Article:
Republican and conservative media figures lauded a report from CBS' 60 Minutes on the September 2012 Benghazi attacks, using it to advance their attacks on the Obama administration and Hillary Clinton. But that report has since come under fire following the revelation that the piece's key Benghazi "eyewitness" had previously claimed he was nowhere near the compound on the night of the attack.
Fox News is calling mileage-based user fees that several states are considering "Orwellian," implying the government would be able to track your vehicle without permission and perhaps even "shut your car off." But the network's segment left out that such proposals generally include devices that cannot track your location and certainly cannot turn off your car, satisfying both the American Civil Liberties Union and several conservative organizations.
In a segment featuring no voices in defense of mileage-based user fees (MBUF), Fox News anchor Martha MacCallum declared such proposals the "most Orwellian thing I've ever heard." MacCallum hosted Berkeley Varitronics Systems President Scott Schober, who suggested the government may be able to "shut your car off" if you do not pay the fees. MacCallum added that if "somebody is stalking you and they want to know where you're going, they could very well hack right into this system and follow you." The segment was so conspiratorial that fellow Fox News anchor Jon Scott joked that "I see the black helicopters over your studio right now":
Ryan Morrison, Founder and CEO of True Mileage, Inc. -- a company that designs devices that could be used for MBUF -- said this "definitely sounds like misinformation." In a phone conversation with Media Matters, Morrison said "no company or departments of transportation are looking into devices that could shut off a car." He added that "certainly no one would be able to do anything like that with our devices, and the only time that I've heard of something like that is with a LoJack" for stolen vehicles.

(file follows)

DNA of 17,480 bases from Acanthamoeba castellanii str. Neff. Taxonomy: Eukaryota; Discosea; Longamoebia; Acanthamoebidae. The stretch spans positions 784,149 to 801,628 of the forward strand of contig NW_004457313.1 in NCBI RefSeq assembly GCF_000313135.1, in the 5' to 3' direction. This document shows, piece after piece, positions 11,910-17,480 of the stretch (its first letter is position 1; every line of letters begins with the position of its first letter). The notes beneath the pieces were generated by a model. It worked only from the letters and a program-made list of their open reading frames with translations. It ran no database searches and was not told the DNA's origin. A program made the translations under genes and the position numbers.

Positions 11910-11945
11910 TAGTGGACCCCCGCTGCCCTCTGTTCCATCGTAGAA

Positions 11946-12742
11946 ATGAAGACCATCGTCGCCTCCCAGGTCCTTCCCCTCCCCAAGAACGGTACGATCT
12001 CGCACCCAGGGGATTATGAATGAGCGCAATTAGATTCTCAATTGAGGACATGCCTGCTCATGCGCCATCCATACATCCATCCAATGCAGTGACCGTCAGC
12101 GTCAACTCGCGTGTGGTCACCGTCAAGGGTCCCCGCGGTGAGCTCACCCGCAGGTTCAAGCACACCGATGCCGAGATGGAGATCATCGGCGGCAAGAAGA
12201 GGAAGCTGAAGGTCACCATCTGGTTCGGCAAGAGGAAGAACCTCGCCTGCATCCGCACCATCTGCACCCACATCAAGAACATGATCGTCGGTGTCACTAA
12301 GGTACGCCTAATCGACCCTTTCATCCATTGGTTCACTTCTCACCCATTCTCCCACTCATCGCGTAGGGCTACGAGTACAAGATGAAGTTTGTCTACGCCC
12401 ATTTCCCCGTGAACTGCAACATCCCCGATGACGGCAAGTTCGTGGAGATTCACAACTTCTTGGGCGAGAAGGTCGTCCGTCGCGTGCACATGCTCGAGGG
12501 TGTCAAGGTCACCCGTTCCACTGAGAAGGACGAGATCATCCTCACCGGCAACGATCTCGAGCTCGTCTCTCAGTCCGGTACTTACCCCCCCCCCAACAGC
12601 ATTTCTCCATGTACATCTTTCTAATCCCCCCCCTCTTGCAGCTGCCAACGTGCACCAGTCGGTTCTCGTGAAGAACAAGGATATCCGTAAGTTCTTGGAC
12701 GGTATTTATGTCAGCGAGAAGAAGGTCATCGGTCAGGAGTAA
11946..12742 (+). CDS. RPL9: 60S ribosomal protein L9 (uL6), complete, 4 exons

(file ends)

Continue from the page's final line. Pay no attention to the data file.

In addition, according to Morrison, most proposals are suggesting allowing citizens to choose whether to install devices without GPS-tracking -- such as his company's -- or to install ones that do have GPS-tracking -- in order to save money when they travel out of state or on less congested roads. For instance, Oregon, which has moved forward with a pilot program for a MBUF (also known as a "vehicle-miles traveled" (VMT) fee), would allow participants to choose devices that do not have GPS tracking and delete personal data after 30 days. The American Civil Liberties Union is reportedly "satisfied with the privacy protections" in Oregon's program.
Fox News immediately pounced on a 60 Minutes Benghazi report to continue a baseless smear campaign against Hillary Clinton in an attempt to make sure the 2012 attack on the U.S. consulate will "be politically relevant for Hillary Clinton down the road."
After CBS' 60 Minutes aired a segment of correspondent Lara Logan and producer Max McClellan's year-long investigation of the Benghazi attacks regarding a long-answered "lingering question," Fox's America's Newsroom host Martha MacCallum hosted Tea Party News Network's Scottie Nell Hughes and contributor Leslie Marshall to discuss the report. These politically-oriented guests were selected in an apparent attempt to smear former Secretary of State Hillary Clinton, as MacCallum admitted to the pair, "the reason we're talking to you about this is because it is going to be politically relevant and it may be politically relevant for Hillary Clinton down the road." One such attack discussed was the long-debunked myth that the administration told the military to "stand down" rather than proceed with a Benghazi rescue mission.